Four years ago, on November 13, 2017, the mother of one of my closest friends passed away.
This morning, the first thing that my friend Ashley Muse wanted to do was to share – with me and with you – how she planned to live this fourth anniversary of her mother’s death.
Here is our interview:
How did you decide to get a puppy on the anniversary of your mother’s passing, and what makes this meaningful for you?
Ashley Muse: I think, as for most people, my mother’s passions formed such a critical part of who I am and of my identity today. And so, even the reason why I chose to get a Dachshund specifically is because she loved Dachshunds. She had one before I was born and then another after, so that we always had Dachshunds growing up and she always loved them. It was also important for me to choose a name that would honour her, that would be a kind of a nod to her. And so, I picked the name Sanibel, which is an island off the coast of Florida to which we used to vacation as a family every summer. My best childhood memories are from there, from the times we would go to visit aunts and uncles there on the Fourth of July. My sister helped me come up with the name, and the reason that I am picking up Sanibel today is because I wanted to attach a good memory to this date.
That’s really thoughtful. Would you like to tell me a bit more about your mom and also about what your sisters are doing to mark the day?
Ashley Muse: Definitely. I was asked the other day, if I could pick two words to describe my mom, what would they be? There are many, of course, but without a doubt I would say: strength and wisdom. She concluded every prayer for me and my sisters by asking for wisdom and favour, and she herself was so wise. First, she just understood humans on a fundamental level and on a psychological level as well because that was her craft. She studied psychology and that’s how she met my dad. And then spiritually, she was really wise as well. So, those are two things – strength and wisdom – that I aspire to pursue and achieve. This is what motivates me in addition to my ordinary desire to glorify God in those areas.
As for my sisters, I have come to appreciate and respect how important it is for each of them to grieve and commemorate in their own ways that they find meaningful. However, it so happens that this year my sisters and I have each chosen to do something really fun as we mark the anniversary. Both of my sisters are at an AirBnB and travelling with friends. And today, I’ll also be with my friends when I pick up Sanibel, so it’s interesting that we are on the same page with our approaches this year.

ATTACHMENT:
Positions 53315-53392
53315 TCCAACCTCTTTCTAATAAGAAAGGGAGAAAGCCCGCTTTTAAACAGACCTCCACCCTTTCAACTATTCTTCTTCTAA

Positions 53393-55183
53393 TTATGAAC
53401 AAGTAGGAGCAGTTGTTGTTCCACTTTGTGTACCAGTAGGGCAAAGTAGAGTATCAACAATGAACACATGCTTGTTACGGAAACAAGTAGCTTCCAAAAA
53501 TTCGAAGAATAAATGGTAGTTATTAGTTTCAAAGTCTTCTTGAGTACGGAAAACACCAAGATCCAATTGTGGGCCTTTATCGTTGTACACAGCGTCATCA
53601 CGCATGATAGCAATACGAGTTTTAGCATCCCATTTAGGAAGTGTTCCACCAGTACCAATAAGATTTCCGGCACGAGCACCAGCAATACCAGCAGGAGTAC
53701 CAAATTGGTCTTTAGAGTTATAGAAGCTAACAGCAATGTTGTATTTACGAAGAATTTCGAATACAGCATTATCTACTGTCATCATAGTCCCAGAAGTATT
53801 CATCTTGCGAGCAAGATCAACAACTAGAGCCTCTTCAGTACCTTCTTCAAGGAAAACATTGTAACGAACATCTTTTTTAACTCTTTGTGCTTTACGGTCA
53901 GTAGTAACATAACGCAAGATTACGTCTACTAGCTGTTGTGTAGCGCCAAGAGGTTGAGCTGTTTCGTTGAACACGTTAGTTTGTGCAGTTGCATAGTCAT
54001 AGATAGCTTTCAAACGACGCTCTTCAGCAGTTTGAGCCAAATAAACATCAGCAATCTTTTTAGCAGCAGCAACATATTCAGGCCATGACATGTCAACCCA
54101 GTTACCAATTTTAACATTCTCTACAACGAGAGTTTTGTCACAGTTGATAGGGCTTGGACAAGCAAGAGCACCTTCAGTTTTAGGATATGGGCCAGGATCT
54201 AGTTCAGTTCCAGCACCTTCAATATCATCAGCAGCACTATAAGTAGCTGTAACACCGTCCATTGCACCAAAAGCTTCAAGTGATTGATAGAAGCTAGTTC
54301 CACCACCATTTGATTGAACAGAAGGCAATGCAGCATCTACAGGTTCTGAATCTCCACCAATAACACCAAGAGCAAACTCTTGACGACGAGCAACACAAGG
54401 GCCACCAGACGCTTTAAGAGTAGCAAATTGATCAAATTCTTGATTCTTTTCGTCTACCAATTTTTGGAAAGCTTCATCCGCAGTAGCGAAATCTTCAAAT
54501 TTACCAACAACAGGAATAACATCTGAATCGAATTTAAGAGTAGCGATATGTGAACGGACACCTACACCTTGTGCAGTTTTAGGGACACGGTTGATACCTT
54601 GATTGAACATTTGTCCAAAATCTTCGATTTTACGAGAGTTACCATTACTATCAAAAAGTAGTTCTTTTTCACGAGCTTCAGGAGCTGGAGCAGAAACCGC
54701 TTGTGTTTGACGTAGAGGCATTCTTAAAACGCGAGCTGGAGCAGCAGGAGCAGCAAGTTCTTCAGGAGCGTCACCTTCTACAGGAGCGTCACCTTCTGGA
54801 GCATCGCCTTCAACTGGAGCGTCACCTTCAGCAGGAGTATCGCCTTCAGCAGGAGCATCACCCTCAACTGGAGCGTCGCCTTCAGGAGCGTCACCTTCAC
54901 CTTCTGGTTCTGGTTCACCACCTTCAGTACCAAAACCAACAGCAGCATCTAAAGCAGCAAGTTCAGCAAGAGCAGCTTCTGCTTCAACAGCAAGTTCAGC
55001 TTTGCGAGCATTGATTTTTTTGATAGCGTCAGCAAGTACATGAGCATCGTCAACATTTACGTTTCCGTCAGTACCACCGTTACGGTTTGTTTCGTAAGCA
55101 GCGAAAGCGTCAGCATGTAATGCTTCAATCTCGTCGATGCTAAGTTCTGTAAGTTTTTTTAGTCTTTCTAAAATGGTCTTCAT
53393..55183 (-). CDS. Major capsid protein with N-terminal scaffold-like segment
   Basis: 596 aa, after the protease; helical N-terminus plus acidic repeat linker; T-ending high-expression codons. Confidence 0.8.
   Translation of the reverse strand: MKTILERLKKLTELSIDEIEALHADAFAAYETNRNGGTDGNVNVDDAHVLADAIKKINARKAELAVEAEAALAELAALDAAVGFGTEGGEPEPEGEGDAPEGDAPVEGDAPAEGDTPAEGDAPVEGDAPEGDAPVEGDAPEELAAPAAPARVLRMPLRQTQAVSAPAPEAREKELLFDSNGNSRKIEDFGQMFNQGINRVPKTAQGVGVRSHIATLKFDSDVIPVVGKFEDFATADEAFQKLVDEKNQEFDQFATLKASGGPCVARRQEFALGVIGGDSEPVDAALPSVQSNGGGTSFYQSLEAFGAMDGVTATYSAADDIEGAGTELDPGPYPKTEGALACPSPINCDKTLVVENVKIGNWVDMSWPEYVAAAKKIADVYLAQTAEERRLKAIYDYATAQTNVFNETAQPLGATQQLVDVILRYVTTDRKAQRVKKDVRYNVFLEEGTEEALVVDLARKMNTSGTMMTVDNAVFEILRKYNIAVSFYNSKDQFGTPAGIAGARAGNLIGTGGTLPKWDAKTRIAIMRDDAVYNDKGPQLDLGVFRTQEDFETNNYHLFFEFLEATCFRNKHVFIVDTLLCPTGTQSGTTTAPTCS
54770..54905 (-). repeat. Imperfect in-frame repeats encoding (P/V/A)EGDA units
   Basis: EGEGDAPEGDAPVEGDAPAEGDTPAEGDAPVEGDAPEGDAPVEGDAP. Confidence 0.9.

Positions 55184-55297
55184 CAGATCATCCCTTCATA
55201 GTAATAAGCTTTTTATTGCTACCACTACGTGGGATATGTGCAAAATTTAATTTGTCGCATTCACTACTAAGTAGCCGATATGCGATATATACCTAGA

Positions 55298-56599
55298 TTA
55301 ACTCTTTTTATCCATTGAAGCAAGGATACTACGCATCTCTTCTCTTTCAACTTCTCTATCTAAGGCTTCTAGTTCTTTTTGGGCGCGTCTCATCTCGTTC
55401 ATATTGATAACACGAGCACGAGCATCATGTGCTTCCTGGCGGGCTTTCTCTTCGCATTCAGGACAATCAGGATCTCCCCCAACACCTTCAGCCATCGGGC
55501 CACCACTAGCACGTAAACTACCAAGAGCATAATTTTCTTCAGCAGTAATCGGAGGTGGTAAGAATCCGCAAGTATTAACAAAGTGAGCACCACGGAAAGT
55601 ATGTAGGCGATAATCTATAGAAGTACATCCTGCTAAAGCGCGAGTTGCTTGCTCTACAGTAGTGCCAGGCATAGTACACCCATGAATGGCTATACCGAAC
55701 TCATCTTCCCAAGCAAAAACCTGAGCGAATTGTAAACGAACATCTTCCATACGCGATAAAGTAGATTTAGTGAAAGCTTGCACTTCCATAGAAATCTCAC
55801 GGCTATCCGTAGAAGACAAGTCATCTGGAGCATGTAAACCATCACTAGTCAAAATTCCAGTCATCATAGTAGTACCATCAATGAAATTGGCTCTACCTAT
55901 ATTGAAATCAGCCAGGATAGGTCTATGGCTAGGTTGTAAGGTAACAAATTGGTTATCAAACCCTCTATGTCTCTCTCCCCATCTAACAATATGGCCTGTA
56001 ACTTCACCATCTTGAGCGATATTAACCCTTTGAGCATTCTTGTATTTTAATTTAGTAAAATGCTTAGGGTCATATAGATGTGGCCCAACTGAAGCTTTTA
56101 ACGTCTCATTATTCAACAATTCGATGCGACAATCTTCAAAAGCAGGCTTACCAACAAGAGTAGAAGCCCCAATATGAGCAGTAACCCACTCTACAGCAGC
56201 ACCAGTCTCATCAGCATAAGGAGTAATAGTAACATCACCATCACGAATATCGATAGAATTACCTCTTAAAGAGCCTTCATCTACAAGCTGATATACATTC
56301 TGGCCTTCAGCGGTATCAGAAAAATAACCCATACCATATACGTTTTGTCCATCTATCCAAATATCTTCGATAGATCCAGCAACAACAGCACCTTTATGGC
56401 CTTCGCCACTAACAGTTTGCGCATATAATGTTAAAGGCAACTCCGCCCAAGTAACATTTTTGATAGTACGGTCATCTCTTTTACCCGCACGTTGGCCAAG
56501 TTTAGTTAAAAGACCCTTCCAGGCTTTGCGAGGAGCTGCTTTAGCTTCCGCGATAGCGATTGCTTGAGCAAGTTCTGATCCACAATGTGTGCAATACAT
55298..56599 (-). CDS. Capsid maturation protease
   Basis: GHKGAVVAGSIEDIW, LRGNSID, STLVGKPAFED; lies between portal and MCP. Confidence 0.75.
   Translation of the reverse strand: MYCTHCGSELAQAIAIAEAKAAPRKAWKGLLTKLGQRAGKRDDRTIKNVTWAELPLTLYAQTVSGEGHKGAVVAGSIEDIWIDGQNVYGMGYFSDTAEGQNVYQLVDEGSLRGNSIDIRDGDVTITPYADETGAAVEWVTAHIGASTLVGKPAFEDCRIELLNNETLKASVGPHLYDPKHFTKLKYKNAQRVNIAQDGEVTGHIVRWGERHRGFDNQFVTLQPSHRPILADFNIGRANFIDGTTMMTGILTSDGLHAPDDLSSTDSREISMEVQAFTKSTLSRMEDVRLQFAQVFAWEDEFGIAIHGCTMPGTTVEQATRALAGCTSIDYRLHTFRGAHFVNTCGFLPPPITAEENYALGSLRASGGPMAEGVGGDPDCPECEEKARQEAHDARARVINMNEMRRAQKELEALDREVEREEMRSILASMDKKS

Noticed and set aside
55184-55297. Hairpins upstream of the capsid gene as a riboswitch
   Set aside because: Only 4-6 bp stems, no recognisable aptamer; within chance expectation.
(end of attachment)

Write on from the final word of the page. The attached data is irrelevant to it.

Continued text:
Do you think it’s like a breakthrough to do something fun on this day, or did you have any hesitation about marking the day in this way?
Ashley Muse: I’m hesitant to say ‘breakthrough’ because I never want to see grief as linear because it’s not; it’s cyclical. I made a mistake early on when I thought to myself, ‘I did it. I’m past it.’ But then I would have a bad day or week, hit rock bottom emotionally, and become frustrated with myself. So I hesitate to say ‘breakthrough’, but I will say that it is a good thing, a positive thing. And if, next month, I have a day or week where I miss her terribly, then that’s okay.
Do you think about involving your mom in a sense today and do you feel like you’re sharing the day with her even as she’s not here?
Ashley Muse: Yeah, I do. Because it’s something she would love for me so much. She would be so happy for me. Obviously part of me is sad that I won’t be able to actually share this with her, but one of the things I’ve been learning recently is about finding meaning in both big things and small things. I’ve become more intentional about seeking and creating meaning in things. And that’s why today is special – because this really feels like doing something meaningful.
Usually, I’ve been super anxious about the day, but today I was so excited that I couldn’t even sleep. I woke up at 5 a.m. and just began getting the crate ready. It’s a huge life change. In a way it’s commemorating the end of one life and the start of another one. Yes, she’s a puppy; she’s a baby. But, it’s also the start of another life – in a sense, of my own. I’ve always said that I don’t want to be tied to a place, but want to be able to pick up and leave. But now, I’m done living like that. Sanibel is going to teach me some compromise and selflessness, which I can tell is part of God working on my spirit. God is redeeming parts of my life and restoring them.